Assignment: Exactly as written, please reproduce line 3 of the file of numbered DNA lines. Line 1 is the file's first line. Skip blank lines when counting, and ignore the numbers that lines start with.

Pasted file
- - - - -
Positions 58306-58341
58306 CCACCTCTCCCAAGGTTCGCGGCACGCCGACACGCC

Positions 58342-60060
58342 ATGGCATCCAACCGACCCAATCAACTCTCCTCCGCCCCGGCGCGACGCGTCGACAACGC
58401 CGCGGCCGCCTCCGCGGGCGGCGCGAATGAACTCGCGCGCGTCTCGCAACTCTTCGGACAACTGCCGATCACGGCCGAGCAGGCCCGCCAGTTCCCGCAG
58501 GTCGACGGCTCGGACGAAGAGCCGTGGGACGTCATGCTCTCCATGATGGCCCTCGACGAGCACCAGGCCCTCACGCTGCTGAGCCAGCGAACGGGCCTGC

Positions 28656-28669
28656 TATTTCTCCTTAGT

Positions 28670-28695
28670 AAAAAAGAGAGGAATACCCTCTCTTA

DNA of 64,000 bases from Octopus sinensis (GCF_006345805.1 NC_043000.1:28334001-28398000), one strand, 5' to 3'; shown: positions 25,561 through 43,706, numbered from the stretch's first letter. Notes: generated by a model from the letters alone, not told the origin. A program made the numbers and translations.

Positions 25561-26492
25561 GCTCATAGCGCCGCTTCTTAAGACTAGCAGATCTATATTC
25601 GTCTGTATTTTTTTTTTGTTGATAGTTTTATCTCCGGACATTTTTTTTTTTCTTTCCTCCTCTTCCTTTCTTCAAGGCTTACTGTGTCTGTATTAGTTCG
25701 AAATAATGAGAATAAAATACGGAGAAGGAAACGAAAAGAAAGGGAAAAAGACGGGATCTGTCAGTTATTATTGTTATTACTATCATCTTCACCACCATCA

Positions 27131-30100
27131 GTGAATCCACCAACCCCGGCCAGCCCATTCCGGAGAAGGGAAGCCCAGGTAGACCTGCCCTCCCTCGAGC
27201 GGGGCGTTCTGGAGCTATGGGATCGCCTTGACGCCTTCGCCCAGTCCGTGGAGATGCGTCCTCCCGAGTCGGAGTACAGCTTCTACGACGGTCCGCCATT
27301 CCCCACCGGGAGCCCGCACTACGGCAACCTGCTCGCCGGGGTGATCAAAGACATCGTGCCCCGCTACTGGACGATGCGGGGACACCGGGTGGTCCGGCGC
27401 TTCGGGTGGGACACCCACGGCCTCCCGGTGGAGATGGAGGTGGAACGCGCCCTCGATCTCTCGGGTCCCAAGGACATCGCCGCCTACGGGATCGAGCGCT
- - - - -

Positions 58342-60060